• Webster Bull

    k.c, I don't see how you can tweeze "dislike" of Bush out of a statement that puts all recent presidents in one pile and contrasts them with the father of our country, who, with his contemporaries, really took the Christian God into account when writing our founding documents and then governing by them. There is nothing in my write-up that contrasts Obama and Clinton with the Bushes. The contrast is with Washington, over 220 years, possibly with Lincoln over 150. By "lumping" Bush with Obama and Clinton, I am trying to crawl, clamber, claw my way above politics to a broader issue, yes, even broader than abortion. That is: what do I put first in my life, God or Caesar? Do I consider the Beatitudes before I bomb Iraq, for example? Do I consider the Commandments before I support abortion, for another example? I am opposed to abortion. I was opposed to the war in Iraq and remain so.

  • Anonymous

    I posted on this very thing here:http://www.opuscula.blogspot.com/

  • http://askpaulschoppecomcast.net Paul

    Please allow some input that I have been prayerfully led regarding "seperation of God and state". It is in need of support and further wisdom as all God loving/ fearing individuals move boldly yet humbly with Truth as our guide. Paul (askpaulschoppe@comcast.net)

  • http://www.blogger.com/profile/03196400928897519510 Pomeranian Catholic

    Barack Obama didn't say that we need to give thanks to God anywhere in his speech. Take a close look.God is only mentioned indirectly in a quote of Washington.

  • Kneeling Catholic

    >>Do I consider the Beatitudes before I bomb Iraq, for example?<<Happy Thanksgiving to you, Mr. Bull! You do know your statement betrays a pacifistic conviction. If the beautitudes make it obvious Bush XLIII should not have attacked, do they then make it obvious that Saddam,–who was paying suicide bombers in Israel [btw no seems to notice that that phenomenon ceased with Saddam's ouster], and had already attempted to assassinate Bush XLI, and did horrible things to the Kurds in Iraq–should still be in business? Do the beautitudes make it obvious that Iraqis should not now be voting in elections? And! [back to George Washington] Do they make it obvious that the American Colonists should not have taken up arms and fought an eight year war?Please forgive my following pontification, but… Pacifism is a haven for elites and ingrates who loath their country. It is not Catholic. And forgive me if I have unfairly tarred you with pacifism, but you did leave yourself wide open.k.c.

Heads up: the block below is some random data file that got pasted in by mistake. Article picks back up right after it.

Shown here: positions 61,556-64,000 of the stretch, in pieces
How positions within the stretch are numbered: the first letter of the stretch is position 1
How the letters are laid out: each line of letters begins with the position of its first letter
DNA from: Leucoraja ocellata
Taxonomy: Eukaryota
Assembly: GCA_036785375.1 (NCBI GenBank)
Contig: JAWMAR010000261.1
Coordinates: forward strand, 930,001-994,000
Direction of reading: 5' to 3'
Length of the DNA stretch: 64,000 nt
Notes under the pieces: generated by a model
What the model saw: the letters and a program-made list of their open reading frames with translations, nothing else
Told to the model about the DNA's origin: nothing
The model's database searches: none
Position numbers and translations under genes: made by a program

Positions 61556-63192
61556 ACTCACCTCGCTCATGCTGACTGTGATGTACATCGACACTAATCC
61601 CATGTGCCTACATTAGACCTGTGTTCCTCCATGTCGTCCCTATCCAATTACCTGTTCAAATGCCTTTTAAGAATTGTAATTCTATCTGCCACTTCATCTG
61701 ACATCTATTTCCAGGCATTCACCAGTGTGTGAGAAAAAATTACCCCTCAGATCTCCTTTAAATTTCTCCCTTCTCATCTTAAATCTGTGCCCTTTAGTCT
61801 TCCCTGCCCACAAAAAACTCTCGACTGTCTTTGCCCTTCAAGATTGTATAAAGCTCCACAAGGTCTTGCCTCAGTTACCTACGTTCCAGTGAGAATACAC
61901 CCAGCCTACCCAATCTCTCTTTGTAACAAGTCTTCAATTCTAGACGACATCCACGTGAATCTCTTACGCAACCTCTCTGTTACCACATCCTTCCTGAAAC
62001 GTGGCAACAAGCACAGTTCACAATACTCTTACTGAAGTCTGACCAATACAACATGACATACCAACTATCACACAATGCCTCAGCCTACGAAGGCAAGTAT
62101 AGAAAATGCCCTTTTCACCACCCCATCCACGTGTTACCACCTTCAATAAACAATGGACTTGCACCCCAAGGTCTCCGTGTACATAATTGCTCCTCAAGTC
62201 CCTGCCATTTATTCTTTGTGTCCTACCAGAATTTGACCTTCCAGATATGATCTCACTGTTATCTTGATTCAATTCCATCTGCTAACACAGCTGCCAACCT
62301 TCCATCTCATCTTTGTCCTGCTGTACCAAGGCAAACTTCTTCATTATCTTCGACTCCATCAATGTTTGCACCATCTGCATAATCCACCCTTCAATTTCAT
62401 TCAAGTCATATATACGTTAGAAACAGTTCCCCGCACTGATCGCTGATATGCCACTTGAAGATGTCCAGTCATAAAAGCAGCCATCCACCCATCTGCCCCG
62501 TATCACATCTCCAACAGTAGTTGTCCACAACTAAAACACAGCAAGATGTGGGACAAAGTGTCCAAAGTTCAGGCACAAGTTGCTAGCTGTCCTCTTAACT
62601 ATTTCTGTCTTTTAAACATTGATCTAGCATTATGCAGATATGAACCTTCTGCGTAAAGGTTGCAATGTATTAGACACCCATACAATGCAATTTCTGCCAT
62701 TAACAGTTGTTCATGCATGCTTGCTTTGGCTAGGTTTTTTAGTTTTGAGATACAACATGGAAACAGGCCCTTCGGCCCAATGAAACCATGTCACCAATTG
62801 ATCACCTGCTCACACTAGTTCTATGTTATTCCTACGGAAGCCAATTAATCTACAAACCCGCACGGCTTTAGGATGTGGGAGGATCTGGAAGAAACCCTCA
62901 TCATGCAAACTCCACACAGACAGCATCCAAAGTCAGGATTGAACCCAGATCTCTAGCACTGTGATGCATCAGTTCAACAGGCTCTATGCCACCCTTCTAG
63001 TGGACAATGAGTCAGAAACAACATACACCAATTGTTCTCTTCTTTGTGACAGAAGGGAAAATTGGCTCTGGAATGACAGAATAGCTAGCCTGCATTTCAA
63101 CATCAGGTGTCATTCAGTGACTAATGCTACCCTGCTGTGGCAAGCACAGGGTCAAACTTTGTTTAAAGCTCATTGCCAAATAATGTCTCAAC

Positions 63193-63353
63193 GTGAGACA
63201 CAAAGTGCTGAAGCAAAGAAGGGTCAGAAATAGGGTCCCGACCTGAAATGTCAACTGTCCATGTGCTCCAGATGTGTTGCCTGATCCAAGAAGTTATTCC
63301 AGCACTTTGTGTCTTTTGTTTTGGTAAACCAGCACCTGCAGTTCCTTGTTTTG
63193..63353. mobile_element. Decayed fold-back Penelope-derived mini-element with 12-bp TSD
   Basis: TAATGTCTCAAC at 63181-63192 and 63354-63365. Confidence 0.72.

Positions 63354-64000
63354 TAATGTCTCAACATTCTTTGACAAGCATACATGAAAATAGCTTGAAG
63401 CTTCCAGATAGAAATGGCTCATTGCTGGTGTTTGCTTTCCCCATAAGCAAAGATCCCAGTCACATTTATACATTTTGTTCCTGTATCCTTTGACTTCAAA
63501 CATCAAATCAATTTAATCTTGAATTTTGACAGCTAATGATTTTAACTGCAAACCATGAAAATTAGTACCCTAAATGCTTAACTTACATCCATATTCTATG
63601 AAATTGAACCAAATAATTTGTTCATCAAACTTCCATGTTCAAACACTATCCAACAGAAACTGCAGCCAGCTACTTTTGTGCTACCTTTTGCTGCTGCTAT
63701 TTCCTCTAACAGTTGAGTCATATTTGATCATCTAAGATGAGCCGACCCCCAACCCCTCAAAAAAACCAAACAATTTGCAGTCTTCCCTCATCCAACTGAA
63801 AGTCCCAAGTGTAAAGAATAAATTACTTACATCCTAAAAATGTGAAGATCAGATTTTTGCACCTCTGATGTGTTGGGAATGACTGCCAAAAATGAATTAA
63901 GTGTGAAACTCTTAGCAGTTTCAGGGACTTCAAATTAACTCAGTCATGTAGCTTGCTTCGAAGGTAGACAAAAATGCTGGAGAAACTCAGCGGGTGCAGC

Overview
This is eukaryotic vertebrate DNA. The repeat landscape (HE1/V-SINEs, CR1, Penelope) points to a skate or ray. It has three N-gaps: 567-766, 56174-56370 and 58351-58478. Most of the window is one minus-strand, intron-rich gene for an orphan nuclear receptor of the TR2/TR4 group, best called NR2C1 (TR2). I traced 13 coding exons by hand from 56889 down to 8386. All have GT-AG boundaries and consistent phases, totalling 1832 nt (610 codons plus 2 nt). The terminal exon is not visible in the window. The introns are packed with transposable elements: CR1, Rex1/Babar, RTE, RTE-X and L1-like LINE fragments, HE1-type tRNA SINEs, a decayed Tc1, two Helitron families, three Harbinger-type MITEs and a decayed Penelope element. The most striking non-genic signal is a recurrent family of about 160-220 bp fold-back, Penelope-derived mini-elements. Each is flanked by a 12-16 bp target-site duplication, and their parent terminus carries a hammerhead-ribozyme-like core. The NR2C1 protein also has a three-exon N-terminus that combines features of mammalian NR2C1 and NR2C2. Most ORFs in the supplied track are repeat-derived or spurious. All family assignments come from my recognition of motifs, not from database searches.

• Webster Bull

    k.c.,Pacifism is indeed Catholic, although it is true that Catholic haters through the centuries have referred to us as "elitist," an obvious attribute of "Papism." The Catholic Church's position on war is, in fact, double. The choice is yours (and mine). The Church supports pacifism, and great Catholics like Dorothy Day and Francis of Assisi were proponents of it, in word and/or deed. The Church also supports the "just war," which is narrowly defined in Church writings, although we seldom hew to that narrow definition. Here it is — The war must be, first of all, defensive, and given that, the following conditions must hold. * the damage inflicted by the aggressor on the nation or community of nations must be lasting, grave, and certain; * all other means of putting an end to it must have been shown to be impractical or ineffective; * there must be serious prospects of success; * the use of arms must not produce evils and disorders graver than the evil to be eliminated. The power of modern means of destruction weighs very heavily in evaluating this condition.Continuing to quote from the Catechism of the Catholic Church (par. 2309):"These are the traditional elements enumerated in what is called the 'just war' doctrine. The evaluation of these conditions for moral legitimacy belongs to the prudential judgment of those who have responsibility for the common good."We can argue about the American Revolution (it was at least defensive), but the Catholic position is unarguable. Let's set aside pacifism (by your choice). Did/does the Iraq war meet these conditions, beginning with "defensive"? (It's Obama's war now, I know that, as is Afghanistan, so this is not Bush-baiting.) Anyway, I'm quite happy to be "tarred with pacifism," a strange phrase but yours, so please write again. And have a great holiday.